2 - How did you come to poetry first, as opposed to, say, fiction or non-fiction?

I tried writing fiction before poetry but always ended up fragmenting the writing, organizing it in vignettes. I arrived late to poetry (I think) perhaps because of writing creatively in a borrowed language. I didn’t think it would be possible. While I now know plenty of models for translingualism or bilingual writers, for a long time, I wasn’t aware of them. Furthermore, I had little understanding of contemporary Anglophone writing. So, one day I was reading Will Alexander’s Compression & Purity. I remember thinking “I’m just going to write whatever I want.” It sounds silly, but it was only then that I realized I had been tied to ideas about writing that didn’t excite me. I wrote my first poems shortly after.

3 - How long does it take to start any particular writing project? Does your writing initially come quickly, or is it a slow process? Do first drafts appear looking close to their final shape, or does your work come out of copious notes?

I am a very slow writer. I have to write a bit every day. Otherwise, it won’t come at all. Usually, a manuscript results from being able to commit daily time to writing. If I study the idea too much or stop to take notes or research, or whatever, I often lose interest. So, I try to write as much as I can. Then I stop and rewrite quite a bit.

4 - Where does a poem usually begin for you? Are you an author of short pieces that end up combining into a larger project, or are you working on a "book" from the very beginning?

I tend to write long poems. I would say my first poetry collection is a long dramatic monologue divided into sections. The manuscript I am working on now, for example, is a musical score in two parts. So, I tend to write pieces that build on each other, echoing one another semantically and rhythmically.

5 - Are public readings part of or counter to your creative process? Are you the sort of writer who enjoys doing readings?

Yes! I do. Readings allow me to hear my work more accurately. I wish I could read every week. 

6 - Do you have any theoretical concerns behind your writing? What kinds of questions are you trying to answer with your work? What do you even think the current questions are?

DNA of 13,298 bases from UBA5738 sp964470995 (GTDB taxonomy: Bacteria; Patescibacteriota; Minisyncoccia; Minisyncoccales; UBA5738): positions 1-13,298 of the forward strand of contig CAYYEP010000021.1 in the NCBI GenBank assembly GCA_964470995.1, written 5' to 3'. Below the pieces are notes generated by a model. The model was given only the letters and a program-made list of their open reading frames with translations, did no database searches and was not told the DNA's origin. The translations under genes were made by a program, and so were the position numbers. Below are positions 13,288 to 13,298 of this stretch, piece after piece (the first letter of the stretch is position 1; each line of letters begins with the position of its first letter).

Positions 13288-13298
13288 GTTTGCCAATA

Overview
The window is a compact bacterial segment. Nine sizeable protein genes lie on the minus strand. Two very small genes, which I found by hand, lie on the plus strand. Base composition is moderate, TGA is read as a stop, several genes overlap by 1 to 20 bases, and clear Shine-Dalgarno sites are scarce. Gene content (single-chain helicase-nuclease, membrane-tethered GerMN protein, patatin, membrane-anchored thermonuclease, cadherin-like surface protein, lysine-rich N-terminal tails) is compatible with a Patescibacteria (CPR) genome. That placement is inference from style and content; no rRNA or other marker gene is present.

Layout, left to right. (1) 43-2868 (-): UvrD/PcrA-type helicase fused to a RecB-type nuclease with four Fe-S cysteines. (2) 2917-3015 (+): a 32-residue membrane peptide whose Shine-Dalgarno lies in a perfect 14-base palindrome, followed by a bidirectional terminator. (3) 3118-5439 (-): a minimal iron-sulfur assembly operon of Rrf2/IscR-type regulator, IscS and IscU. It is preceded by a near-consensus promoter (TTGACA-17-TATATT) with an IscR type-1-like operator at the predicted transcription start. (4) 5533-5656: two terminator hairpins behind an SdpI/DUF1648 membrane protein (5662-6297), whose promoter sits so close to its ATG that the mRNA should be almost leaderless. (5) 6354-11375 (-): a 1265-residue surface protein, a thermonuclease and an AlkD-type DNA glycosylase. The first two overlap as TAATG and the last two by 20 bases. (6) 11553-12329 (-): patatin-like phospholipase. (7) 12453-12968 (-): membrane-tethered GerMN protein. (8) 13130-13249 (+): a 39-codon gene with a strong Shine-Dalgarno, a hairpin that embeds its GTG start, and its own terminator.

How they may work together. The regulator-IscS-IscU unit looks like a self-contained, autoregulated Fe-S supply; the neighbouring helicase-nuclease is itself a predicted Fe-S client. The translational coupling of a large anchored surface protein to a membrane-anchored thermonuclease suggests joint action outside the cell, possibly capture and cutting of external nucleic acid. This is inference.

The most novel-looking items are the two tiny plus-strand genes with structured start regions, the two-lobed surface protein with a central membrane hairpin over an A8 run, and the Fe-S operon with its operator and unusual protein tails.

Writing has to be attentive to the ideological functions of words, tropes, languages. Poems should destabilize messages that have ossified and become corrosive. They should be attuned to the causticness of normative and normalizing conceptions. What normalizes a standard usually expresses the vision of a power group that oppresses. A poem has the capacity to withstand ideology.

7 – What do you see the current role of the writer being in larger culture? Does s/he even have one? What do you think the role of the writer should be?

I suppose writing uplifts attention from the mud of daily life. It zooms in on the experiential potential we all possess, but that keeps getting buried and neglected. Some books speak truths, so they actively oppose the harm of false, hateful ideas. Some books resurrect our ability to imagine and attempt transforming what oppresses us. Some books make us feel less lonely. I suppose there isn’t a single role but that they are all connected with achieving the best possible iteration of an embodied life.

Writers (whenever possible) should also try to promote other writers through publishing and reviewing. I recognize that this takes time, effort, as well as entails free labor.

8 - Do you find the process of working with an outside editor difficult or essential (or both)?